diary at Telent Netowrks

Argumentum ad arborem fabrica#

Wed, 25 Jul 2018 22:54:16 +0000

What I'd like you to take away from this post title is that I speak about as much Latin as I do German.

What I'd like you to take away from the post body is (i) that I have a solution for the problem it describes, and (ii) that it required a tonne more of reading code and adding debugging statements and experimenting than I think it reasonably ought to have done, so look upon my words ye mighty and despair. The picture is a Google search result for "flattened tree", if you were wondering.

So, as I said previously we have (now, "had") a problem with kexec and specifying the command line arguments to the kernel: on the one hand we want to ignore any arguments that the bootloader provides, because generally they're probably wrong, but on the other we want to pay attention to the command line when booted by kexec, because the appropriate parameters for booting from flash are not also appropriate when booting from RAM. I'm going to skip over the voyage of discovery here because it's almost as tedious to relate as it was to, er, discover. So here are the highlights:

Kexec on MIPS (for ELF) provides two ways to supply the kernel command line.

The first option is that you add a segment which starts with the magic string "kexec " to the list of segments that you call kexec_load with, and then the pre-reboot kernel kexec code (machine_kexec_init_argv) iterates through the segments, finds the one with the right magic prefix, and parses it into kexec_argv[]. Then after the reboot, code in relocate_kernel.S loads the argument vector into register a1 before it calls into the new kernel. head.S in the new kernel then copies the pointer into fw_arg1, and then some board-specific code is responsible for what happens next. For the ralink case, this is prom_init_cmdline in ralink/prom.c which copies the argument vector back into a single string arcs_cmdline. After that, the next point of interest is in kernel/setup.c which tests a complex combination of kernel config options to decide which of arcs_cmdline, boot_command_line and builtin_cmdline (gotta love that consistent use of abbreviations) are used and in what combination to form the command line that the kernel will actually see.

There is a comment in the kexec source to say that this only works on an Octeon. Now that I trace the entire execution path I no longer understand why it only works on Octeon, but I will note that it didn't work for me. And, incidentally, wouldn't solve the problem if it did as we can't identify whether the command line came from kexec or u-boot. Anyway, taking inspiration from the said comment that this is "legacy", I decided to go with the second way.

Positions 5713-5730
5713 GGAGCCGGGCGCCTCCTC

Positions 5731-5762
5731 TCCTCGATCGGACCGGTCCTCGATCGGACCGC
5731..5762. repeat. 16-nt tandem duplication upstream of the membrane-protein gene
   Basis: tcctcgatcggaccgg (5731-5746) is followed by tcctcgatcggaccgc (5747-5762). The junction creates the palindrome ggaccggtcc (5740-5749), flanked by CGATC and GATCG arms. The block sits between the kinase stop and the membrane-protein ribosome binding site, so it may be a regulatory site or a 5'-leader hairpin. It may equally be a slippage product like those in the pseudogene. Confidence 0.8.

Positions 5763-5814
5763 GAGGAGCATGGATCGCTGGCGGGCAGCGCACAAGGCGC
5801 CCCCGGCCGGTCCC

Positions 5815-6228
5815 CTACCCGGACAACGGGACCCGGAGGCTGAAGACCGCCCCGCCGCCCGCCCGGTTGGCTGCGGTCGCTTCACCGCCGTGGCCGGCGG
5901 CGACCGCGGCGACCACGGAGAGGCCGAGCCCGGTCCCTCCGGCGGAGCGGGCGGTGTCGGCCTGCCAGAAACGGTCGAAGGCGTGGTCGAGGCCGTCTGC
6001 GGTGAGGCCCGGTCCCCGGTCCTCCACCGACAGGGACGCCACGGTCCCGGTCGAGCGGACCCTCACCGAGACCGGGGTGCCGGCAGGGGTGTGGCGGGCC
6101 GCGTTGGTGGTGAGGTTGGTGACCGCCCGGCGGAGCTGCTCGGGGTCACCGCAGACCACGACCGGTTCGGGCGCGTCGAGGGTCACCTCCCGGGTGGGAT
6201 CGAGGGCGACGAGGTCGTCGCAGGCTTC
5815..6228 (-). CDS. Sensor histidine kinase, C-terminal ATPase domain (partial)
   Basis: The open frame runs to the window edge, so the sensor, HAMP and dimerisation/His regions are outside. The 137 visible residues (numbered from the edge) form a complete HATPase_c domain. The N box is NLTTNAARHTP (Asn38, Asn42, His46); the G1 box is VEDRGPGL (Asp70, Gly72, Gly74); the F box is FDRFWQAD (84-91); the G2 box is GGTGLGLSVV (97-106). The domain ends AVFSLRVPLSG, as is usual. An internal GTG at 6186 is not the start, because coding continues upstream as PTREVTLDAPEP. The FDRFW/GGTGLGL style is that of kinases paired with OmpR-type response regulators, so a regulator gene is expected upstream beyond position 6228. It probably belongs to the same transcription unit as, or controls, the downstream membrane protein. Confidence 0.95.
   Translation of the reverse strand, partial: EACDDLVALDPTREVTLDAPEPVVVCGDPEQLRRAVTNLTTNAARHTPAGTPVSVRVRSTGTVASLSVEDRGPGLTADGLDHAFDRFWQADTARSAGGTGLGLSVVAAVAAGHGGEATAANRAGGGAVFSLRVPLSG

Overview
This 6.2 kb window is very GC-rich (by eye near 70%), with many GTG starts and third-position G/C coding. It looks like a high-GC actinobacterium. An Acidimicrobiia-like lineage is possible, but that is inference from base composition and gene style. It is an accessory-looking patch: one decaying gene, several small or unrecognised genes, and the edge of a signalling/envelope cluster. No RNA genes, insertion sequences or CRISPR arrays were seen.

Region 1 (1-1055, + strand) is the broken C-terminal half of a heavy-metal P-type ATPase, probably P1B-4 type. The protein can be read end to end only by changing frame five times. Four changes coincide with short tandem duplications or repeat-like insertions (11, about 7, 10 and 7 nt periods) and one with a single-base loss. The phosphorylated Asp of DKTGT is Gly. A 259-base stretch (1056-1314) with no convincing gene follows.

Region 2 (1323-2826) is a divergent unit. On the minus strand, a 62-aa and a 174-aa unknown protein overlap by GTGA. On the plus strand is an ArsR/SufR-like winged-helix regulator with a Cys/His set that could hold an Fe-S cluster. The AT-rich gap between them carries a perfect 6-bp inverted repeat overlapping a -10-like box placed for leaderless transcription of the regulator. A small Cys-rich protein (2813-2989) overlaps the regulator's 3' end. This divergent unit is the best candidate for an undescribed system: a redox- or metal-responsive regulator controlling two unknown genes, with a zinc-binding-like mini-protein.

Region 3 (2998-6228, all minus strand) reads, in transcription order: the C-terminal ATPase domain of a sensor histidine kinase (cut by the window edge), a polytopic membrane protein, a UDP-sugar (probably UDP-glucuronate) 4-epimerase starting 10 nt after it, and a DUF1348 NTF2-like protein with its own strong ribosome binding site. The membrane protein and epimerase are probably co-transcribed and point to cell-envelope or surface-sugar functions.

The second way is to pass a DTB (a compiled device tree) from kexec, and embed a command line in there. There's a branch of the tree called chosen and within that is a leaf called bootargs, and that's where you find the command line. As a string, not an array of strings, please note.

In stock Linux there are two defined ways tell your kernel where its DTB is (in addition to anything your bootloader might do, if your bootloader is an accomplice rather than an adversary). The first option is to include it in the kernel as a special ELF section, or the second is to append it (using cat or similar) to a raw kernel image. It should be noted that the first approach only works if your kernel image is ELF (ours isn't) and the second - aside from being somewhat brittle if you ever boot a kernel where you forgot to concatenate the DTB - only works if your "raw image" is a zImage (ours isn't). So it's probably not at all surprising that OpenWRT have added a third way: in kernel/head.S they've added 16kB of zeroes preceded by the magic string "OWRTDTB:", then provided a utility called patch-dtb to run at kernel build time, that looks through the kernel image for this string and patches a provided DTB into place. This location is labelled __image_dtb, and for ralink boards there's some code in plat_mem_setup to call __dt_setup_arch on it.

(You will observe, if you're following all this, that this code is unconditional, so the third option is not so much an option as an override)

__dt_setup_arch calls early_init_dt_scan which calls early_init_dt_scan_nodes which calls early_init_dt_scan_chosen to populate boot_command_line.

After that, we're back to kernel/setup.c and the same complex combination of kernel config options we already saw, to decide which of arcs_cmdline, boot_command_line and builtin_cmdline are used - except that this time the answer we want is boot_command_line not arcs_cmdline.

So: how do we get kexec to inject a different DTB (which will in practice be a very similar DTB except for the /chosen/bootargs node) into this sequence? Three things.

First, the userland side . This turns out to be pretty simple if you have the ELF code to crib from - we read or create the DTB in RAM, and then add it as a segment to the segment list that kexec_load is called with.

Second, the pre-reboot kernel side. There is existing support in the MIPS "generic" kernel for finding this segment by stepping through the list looking for an fdt header . We're not running the generic kernel - we're running the ralink kernel - so we moved that code into mips/kernel/machine_kexec.c and made it conditional on CONFIG_USE_OF. The effect of this code, if it finds a DTB, is to put its address into kexec_args[1] and set kexec_args[0] to -2.

Third, after reboot the kexec_args[1] ends up in register a1 and then gets copied to fw_passed_dtb. All that remains after that is to change the code that hardcodes using image_dtb into code that defaults to image_dtb if we didn't get a DTB some other way - voici - and we're basically good to go. One yak successfully popped off the shaving stack.